Windows 10: Should I upgrade what I have or buy a whole new PC?
I got a new ASUS computer in December from their business line, has the AMD FX-6300 3.50GHz that comes in at #108 on that list. It works just fine but maybe having an Add-in video card instead of onboard adapter helps.
Radical suggestion: Should I go APPLE?!
So I went into PC World/Curries today to see what a real 4K screen looks like in Windows and they didn't have and couldn't get a single one running at 4K. [GRRR!]
The salesman said instead of blowing say £1000 on a PC plus say £550 on a screen, why not get a 27inch Apple iMac which like-for-like would actually run Window10 a full "30 to 40% faster" than the equivalent Windows-only PC (or so says the PC World salesman)
- I would run Windows 10 in virtual machine
- For about £1839 I would get a "3.2GHz quad‑core Intel Core i5"
- Only 8GB of RAM memory
- A 1GB "fusion drive" (part SSD)
- Resolution: 5K "Retina" (5120x2880) - but is this too much for Windows 10?
For another £180 I could get a full 16GB of RAM.
The cost would now be nudging £2,020.00 though.
Personally I am biased. I have always rather despised Apple and the way that they dumb things down, charge disgusting amounts for proper amounts of memory, and seal everything up to stop us from upgrading anything and generally treat us like idiots.
It wouldn't be cheap but I would now have a faster machine at a decent screen with a decent resolution.
Does that factor in the cost of the software? I assume you'd need a Windows 10 licence for one thing, unless that's included.
I don't know much about hardware but I am sceptical of advice from PC World/Curries folks. Sometimes you get a good one but I've seen stories of people who were poorly advised so a salesperson could get nearer to their targets.
30-40% faster than an "equivalent" Windows PC? With Win 10 running in a VM? Impressive. (Do I detect a certain agricultural odor?) Let's see: an Intel CPU on an Intel-based motherboard. Bog standard components. (Most PCs don't offer a Thunderbolt interface, but that's mostly irrelevant for raw performance.) Sounds like what we in the US have lately come to call "alternative facts".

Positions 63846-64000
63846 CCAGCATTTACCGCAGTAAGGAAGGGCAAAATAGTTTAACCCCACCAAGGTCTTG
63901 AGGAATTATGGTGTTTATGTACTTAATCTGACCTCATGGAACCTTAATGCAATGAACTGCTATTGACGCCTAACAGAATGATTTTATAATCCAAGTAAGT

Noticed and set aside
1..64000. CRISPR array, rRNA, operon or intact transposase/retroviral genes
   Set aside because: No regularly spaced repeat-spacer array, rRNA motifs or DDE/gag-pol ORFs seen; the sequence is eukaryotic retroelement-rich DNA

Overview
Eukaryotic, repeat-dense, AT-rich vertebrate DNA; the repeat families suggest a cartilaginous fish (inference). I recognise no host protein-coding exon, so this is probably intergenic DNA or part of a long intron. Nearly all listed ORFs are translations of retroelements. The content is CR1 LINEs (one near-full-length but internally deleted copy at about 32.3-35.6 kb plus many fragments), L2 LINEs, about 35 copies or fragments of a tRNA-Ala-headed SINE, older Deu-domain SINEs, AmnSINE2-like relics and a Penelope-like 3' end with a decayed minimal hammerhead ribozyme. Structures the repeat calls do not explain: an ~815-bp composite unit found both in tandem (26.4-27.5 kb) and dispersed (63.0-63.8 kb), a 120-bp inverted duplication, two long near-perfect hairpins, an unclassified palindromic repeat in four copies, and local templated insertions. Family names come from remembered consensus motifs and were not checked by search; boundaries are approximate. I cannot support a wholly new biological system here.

The £180 to go from 8 to 16 GB of RAM is a real ripoff. The iMac offers several choices of graphics cards, none of which are user swappable. It's pretty much an appliance. Very limited as regards internal upgrades. (The RAM is supposed to be accessible; I wonder whether upgrading that yourself would void the warranty?)
On the plus side, you may not be able to get a PC/monitor combination with a monitor as good as the iMac's for less money.
You can buy 3840X2160 IPS monitors for much less, but you can also spend much more on ones intended for graphics professionals.
It's too bad that you can't get proper guidance at the high street shops.
I bought my own separate ("retail", presumably) copy of Windows 8.1 which I have upgraded (for free) to Win10.
The salesman was their top techie in the shop. He claimed he owned both Window PCs and Apple. He claimed it was all down to the architecture and that Apple's was that much better!
Yes absolutely clearly the £180 to go from 8 to 16 GB of RAM is a total ripoff, and is typical of Apple, and yes emotionally speaking it does stick in the gullet. However forget upgrades because it's the wrong question. The question is where do I want get to and would it be worth the money to pay whatever it is (e.g. £2020) to get there?
[ I suspect probably not(!), but there is something seductive about having a single piece of kit that you know is very high end and which has no wires, no fuss, and looks beautiful. And even if you can't upgrade the the darned thing, you can stop worrying about it and just get on using the blighter! ]
Last edited by ship69; 3 Weeks Ago at 10:43.
I've had another word with Chillblast who seem to know their onions. One way to speed things up is a dramatically faster SSD. Apparently an M.2 SSD can read at 3100 MB/sec and write 1400 MB/sec, which is about 10x faster than my 7 year old 300GB, "INTEL SSDSA2CW300G3 ATA device", so that should help a bit.
Here is the proposed spec:
1x Intel Core i5-7600K Kaby Lake CPU, 4 Cores, 3.8 - 4.0GHz
1x Gelid Tranquillo Rev.4 CPU Cooler
1x Asus PRIME Z270-A Motherboard
2x 8 GB DDR4 2133 MHz Memory1x NVIDIA GeForce GTX 1050 Ti 4GB Graphics Card
1x 512GB Samsung SM961 M.2 PCIe Solid State Drive